Sounds

The SE’s Wide Fat neck shape is very slightly fatter than others we play or have measured, and marks a good start to our play test, although we did up the string gauge to 10s. It certainly makes for a slightly less crisp acoustic voice, and clarity is very much a part of what we’re presented with here. 

Setup is slick, intonation is exemplary, and there’s a good ring and resonance. Whether it’s that neck feel, or maybe those abalone bird inlays, or the lack of a headstock overlay, there’s something here that’s taking us back in time to the original style of PRS - that early 90s period of change heralded by the first Dragon guitar with its 22 frets and Stoptail bridge, and the subsequent Custom 22 production model. 

(Image credit: Future)

As we plug in the SE, that old-style PRS feeling continues. There’s quite a contrast between the humbucking and single-coil voices, the latter having a crisp high-end, especially in the neck position compared with our reference Strats.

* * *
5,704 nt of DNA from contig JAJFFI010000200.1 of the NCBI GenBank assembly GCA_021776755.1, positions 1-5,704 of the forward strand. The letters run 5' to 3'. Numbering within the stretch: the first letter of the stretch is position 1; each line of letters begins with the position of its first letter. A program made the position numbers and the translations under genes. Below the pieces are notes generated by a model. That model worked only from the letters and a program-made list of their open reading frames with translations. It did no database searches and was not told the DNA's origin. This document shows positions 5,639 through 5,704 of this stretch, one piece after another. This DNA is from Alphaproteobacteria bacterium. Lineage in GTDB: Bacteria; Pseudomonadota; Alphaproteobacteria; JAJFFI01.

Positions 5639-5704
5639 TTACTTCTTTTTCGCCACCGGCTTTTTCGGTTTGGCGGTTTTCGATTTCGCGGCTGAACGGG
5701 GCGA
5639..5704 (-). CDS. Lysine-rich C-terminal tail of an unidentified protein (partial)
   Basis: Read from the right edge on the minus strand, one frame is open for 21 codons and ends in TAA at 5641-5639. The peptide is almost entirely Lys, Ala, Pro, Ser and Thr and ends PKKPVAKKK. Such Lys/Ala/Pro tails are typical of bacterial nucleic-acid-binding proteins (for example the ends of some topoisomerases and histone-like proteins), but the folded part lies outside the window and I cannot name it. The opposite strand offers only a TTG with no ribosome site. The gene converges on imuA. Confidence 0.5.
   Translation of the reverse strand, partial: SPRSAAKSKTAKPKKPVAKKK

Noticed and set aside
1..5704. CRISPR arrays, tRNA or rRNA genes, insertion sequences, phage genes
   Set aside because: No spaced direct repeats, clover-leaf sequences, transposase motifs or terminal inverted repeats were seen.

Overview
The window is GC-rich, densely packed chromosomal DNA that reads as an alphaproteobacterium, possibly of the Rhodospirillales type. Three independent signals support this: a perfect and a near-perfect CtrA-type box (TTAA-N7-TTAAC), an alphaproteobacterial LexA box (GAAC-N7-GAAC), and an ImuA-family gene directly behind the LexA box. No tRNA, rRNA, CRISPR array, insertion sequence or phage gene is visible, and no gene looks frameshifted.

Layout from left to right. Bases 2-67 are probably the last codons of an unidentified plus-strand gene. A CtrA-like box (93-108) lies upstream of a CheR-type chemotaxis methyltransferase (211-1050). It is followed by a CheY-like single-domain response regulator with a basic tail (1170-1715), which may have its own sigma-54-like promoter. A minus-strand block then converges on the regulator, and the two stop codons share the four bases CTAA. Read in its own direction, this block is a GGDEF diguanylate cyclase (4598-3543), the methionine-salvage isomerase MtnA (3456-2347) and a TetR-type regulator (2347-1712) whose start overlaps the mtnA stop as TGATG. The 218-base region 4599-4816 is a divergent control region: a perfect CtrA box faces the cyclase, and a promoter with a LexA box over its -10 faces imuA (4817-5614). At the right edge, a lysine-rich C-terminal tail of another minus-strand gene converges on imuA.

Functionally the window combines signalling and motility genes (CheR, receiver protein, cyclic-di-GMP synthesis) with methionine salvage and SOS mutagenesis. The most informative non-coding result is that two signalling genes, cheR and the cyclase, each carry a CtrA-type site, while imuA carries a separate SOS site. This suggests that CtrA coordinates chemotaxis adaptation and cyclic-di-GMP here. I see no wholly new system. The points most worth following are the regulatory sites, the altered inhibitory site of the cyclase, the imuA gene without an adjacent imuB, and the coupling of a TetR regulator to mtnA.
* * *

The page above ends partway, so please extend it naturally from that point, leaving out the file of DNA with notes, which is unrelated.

Then we realise that the neck pickup is placed conventionally with the screw coils facing the neck, unlike the USA version. Reversing it takes minutes and while the world didn’t change, it does add a couple of per cent: for a very un-Strat-like build, we’re hearing a pretty good, clean and present single coil with plenty of woody chop. 

The neck humbucker sounds a little thick in comparison, but screwing down the lower four polepieces, like the USA model, subtly cleans things up. It doesn’t sound like it needs that at the bridge, though; it’s a pretty good, quite balanced hot-vintage voice. And while the slug coil is a little brightly voiced, knocking back the tone certainly sweetens it. As ever, the key to maximising the duality of sounds is via the volume and tone. 

This guitar reminds us just how valid the original ‘hybrid’ PRS recipe remains for the journeyman player who needs to cover a lot of sonic ground with one instrument. It’s not a Les Paul; it’s not a Stratocaster. 

Yet while it certainly references both of those camps, it somehow ends up being very much its own thing. Aside from the effortless playability, intonation, tuning stability and old-world resonance (all foundations of the PRS empire), the single-coil voices from these new TCI pickups raise the bar, while the humbucking side seems to pack musical heat, clarity and considerable versatility in equal measure.